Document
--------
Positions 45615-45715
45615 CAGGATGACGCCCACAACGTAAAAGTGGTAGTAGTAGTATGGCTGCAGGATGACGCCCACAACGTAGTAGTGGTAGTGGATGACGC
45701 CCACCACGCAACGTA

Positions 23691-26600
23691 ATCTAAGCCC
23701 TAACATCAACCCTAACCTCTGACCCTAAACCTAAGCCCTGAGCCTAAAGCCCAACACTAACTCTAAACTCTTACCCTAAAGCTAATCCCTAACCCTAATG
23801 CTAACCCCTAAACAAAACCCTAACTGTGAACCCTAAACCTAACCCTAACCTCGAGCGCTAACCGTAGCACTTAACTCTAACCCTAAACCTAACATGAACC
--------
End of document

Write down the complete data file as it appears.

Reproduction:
Positions 45615-45715
45615 CAGGATGACGCCCACAACGTAAAAGTGGTAGTAGTAGTATGGCTGCAGGATGACGCCCACAACGTAGTAGTGGTAGTGGATGACGC
45701 CCACCACGCAACGTA

Positions 23691-26600
23691 ATCTAAGCCC
23701 TAACATCAACCCTAACCTCTGACCCTAAACCTAAGCCCTGAGCCTAAAGCCCAACACTAACTCTAAACTCTTACCCTAAAGCTAATCCCTAACCCTAATG
23801 CTAACCCCTAAACAAAACCCTAACTGTGAACCCTAAACCTAACCCTAACCTCGAGCGCTAACCGTAGCACTTAACTCTAACCCTAAACCTAACATGAACC